Unfortunately, Leslie is unavailable to take questions as he has no time to help. In the meantime, you can go to our FB fan page, post your questions, and your fellow readers, followers, and fellow enthusiasts in Biology may find time to answer them.

  36. InteractiveBiology November 14, 2011 at 3:53 pm #

    Unfortunately, Leslie is unavailable to take questions as he has no time to help. In the meantime, you can go to our FB fan page, post your questions, and your fellow readers, followers, and fellow enthusiasts in Biology may find time to answer them.

  37. 215196 February 9, 2012 at 12:39 am #

    can you tell me what is the different between inner hair cell and outer hair cell?

  38. 215196 February 9, 2012 at 5:39 am #

    can you tell me what is the different between inner hair cell and outer hair cell?

  39. 20019988 February 15, 2012 at 2:27 pm #

    Great video very simple illustration

  40. 20019988 February 15, 2012 at 7:27 pm #

    Great video very simple illustration

  41. rita silva March 18, 2012 at 11:43 am #

    Is this the last video on audition?

  42. rita silva March 18, 2012 at 11:43 am #

    Is this the last video on audition?

  43. Anonymous March 18, 2012 at 3:43 pm #

    Is this the last video on audition?

  44. Anonymous March 18, 2012 at 3:43 pm #

    Is this the last video on audition?

  45. rita silva March 18, 2012 at 3:43 pm #

    Is this the last video on audition?

  46. ilselpz April 18, 2012 at 1:43 am #

    sir i love you. i think i am finally getting this !

  47. ilselpz April 18, 2012 at 5:43 am #

    sir i love you. i think i am finally getting this !

  48. Adriana May 5, 2012 at 10:00 pm #

    loved it, it would be good if you did something about vestibular system too. from Portugal!

    • Leslie Samuel May 7, 2012 at 5:03 pm #

      Hi, I’d love to but unfortunately I’m no longer able to take different requests.

  49. SpeedySpod May 12, 2012 at 7:42 am #

    what’s the neurotransmitter? Possibly glutamate and ‘unknown substance’ – would you happen to know???

  50. SpeedySpod May 12, 2012 at 7:42 am #

    what’s the neurotransmitter? Possibly glutamate and ‘unknown substance’ – would you happen to know???

  51. SpeedySpod May 12, 2012 at 7:42 am #

    what’s the neurotransmitter? Possibly glutamate and ‘unknown substance’ – would you happen to know???

  52. kmac0258 May 20, 2012 at 2:18 am #

    I really enjoy these and they really help me to learn. is there a possibility of him continuing the senses and doing taste and smell too?

  53. kmac0258 May 20, 2012 at 2:18 am #

    I really enjoy these and they really help me to learn. is there a possibility of him continuing the senses and doing taste and smell too?

  54. deathstarXslaughter June 10, 2012 at 6:14 am #

    thank you!!!!!! :)

  55. deathstarXslaughter June 10, 2012 at 6:14 am #

    thank you!!!!!! :)

  56. green5sing June 20, 2012 at 5:11 pm #

    Thank you so much! I was so lost in my Audiology class until I watched your videos (36-40)! You do such an awesome job of explaining things so that people can understand it!

  57. green5sing June 20, 2012 at 5:11 pm #

    Thank you so much! I was so lost in my Audiology class until I watched your videos (36-40)! You do such an awesome job of explaining things so that people can understand it!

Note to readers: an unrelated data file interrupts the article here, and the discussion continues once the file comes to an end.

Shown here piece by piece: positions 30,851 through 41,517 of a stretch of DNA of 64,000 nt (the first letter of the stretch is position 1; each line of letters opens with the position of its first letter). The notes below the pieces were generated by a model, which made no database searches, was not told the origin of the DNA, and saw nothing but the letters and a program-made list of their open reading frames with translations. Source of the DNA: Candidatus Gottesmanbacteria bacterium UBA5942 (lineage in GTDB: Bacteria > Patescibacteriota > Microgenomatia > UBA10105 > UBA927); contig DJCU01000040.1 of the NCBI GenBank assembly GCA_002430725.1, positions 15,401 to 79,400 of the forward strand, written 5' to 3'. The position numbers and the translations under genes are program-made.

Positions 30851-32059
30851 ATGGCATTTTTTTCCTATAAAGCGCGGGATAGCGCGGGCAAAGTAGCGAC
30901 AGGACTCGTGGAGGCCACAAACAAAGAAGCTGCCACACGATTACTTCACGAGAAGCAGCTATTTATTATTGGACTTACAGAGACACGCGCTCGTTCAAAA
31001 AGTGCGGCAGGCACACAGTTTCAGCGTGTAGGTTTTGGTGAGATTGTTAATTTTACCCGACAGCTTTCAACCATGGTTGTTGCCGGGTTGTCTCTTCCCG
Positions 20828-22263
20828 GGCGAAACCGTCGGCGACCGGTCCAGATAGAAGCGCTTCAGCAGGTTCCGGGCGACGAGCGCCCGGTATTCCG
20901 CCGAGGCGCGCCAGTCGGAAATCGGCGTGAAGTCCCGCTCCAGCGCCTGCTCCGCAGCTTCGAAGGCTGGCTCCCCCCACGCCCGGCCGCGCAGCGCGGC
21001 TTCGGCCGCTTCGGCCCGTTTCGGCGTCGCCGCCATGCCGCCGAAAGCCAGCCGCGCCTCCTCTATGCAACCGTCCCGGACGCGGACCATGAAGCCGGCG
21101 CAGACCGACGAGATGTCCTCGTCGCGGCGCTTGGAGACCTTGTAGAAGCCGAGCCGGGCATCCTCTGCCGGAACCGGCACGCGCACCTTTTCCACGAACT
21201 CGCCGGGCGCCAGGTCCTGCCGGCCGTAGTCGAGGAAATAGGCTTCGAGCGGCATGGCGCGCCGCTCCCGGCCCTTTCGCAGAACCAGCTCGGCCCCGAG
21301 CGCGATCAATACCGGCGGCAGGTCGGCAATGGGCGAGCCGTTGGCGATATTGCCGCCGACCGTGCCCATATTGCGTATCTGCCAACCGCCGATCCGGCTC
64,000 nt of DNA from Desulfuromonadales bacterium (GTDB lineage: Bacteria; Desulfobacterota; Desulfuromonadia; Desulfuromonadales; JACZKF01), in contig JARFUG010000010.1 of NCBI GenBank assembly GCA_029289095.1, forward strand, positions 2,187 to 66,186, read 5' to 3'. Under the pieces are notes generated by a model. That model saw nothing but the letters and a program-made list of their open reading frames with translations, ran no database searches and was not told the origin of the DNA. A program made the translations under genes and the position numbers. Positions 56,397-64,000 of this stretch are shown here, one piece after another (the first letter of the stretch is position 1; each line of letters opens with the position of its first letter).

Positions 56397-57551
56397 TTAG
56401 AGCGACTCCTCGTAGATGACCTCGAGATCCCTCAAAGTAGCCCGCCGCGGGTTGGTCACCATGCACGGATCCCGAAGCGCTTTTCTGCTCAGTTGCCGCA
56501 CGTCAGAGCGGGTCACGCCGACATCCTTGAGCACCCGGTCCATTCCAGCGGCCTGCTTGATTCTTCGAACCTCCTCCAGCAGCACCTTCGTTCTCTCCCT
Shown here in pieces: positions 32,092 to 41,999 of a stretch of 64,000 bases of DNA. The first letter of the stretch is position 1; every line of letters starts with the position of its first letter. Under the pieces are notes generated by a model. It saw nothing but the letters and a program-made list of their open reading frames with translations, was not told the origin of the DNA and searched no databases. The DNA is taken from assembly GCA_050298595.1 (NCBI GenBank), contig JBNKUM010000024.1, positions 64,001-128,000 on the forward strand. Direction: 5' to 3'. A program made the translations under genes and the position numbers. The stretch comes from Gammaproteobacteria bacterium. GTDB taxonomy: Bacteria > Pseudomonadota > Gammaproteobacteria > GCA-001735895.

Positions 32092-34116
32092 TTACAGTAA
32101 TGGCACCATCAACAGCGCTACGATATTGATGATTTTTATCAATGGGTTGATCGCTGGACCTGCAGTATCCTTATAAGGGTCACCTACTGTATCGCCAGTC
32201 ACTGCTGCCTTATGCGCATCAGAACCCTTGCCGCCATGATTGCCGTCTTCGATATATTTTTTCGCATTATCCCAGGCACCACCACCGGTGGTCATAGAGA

58. green5sing June 20, 2012 at 5:11 pm #

    Thank you so much! I was so lost in my Audiology class until I watched your videos (36-40)! You do such an awesome job of explaining things so that people can understand it!

  59. TshegoTT July 24, 2012 at 9:48 am #

    Thank you very much for the video. Please make a video on the relation between the outer hair cells and otoacoustic emissions (or just the generation of otoacoustic emissions in general). Thank you.

  60. TshegoTT July 24, 2012 at 9:48 am #

    Thank you very much for the video. Please make a video on the relation between the outer hair cells and otoacoustic emissions (or just the generation of otoacoustic emissions in general). Thank you.

  61. TshegoTT July 24, 2012 at 9:50 am #

    Does anyone know where I can get a video/article which clearly explains how outer hair cells help generate otoacoustic emissions (OAEs) and/or how the reflection of incoming waves occur? Thank you.

  62. TshegoTT July 24, 2012 at 9:50 am #

    Does anyone know where I can get a video/article which clearly explains how outer hair cells help generate otoacoustic emissions (OAEs) and/or how the reflection of incoming waves occur? Thank you.

  63. rmalinak07 July 28, 2012 at 11:48 pm #

    These were the most helpful series of videos on the subject on youtube. thank you!

  64. the7real7deal October 1, 2012 at 1:39 pm #

    The best series of Anatomy and Physiology videos on the internet.

  65. scarletwomannedm October 23, 2012 at 6:46 pm #

    As a student getting ready to take my state board exam for Cosmetology this is a fascinating mini-lecture. All of your videos have helped me to understand anatomy and biology better (especially the parts on the Integumentary System–which for the Cosmetology field is obviously the most important to be studying and understanding) They have kept me interested and you made it fun! Great job!!

  66. Domsmudge December 31, 2012 at 2:03 pm #

    Really helpful, thanks!

  67. Simon Bray February 11, 2013 at 9:02 pm #

    legend!

  68. Kin Shek February 25, 2013 at 12:45 pm #

    Uhhjj

  69. Kin Shek February 25, 2013 at 12:50 pm #

    As a patient of labyrinthitis, been dizzy for 24/7 for a year Now. Could you explain the hair cells in semi circular canals and the importance for balance and sense of space. Thx

  70. István Farbaky May 27, 2013 at 12:24 pm #

    do you have any video about the eye?

  71. Sreelakshmi V A July 8, 2013 at 2:46 am #

    Can you explain what happens in tectorial membrane in response to the vibrations in organ of corti???

  72. Leeann Gooding July 29, 2013 at 6:45 am #

    omg thank you so much for this video….i kept reading that k+ gates open and cell is depolarized and i couldnt understand why but its because endolymph is rich in K+ so gradient is higher outside cell ….thank you thank you

  73. dinusha manathunge October 29, 2013 at 6:39 am #

    more helpful series of videos.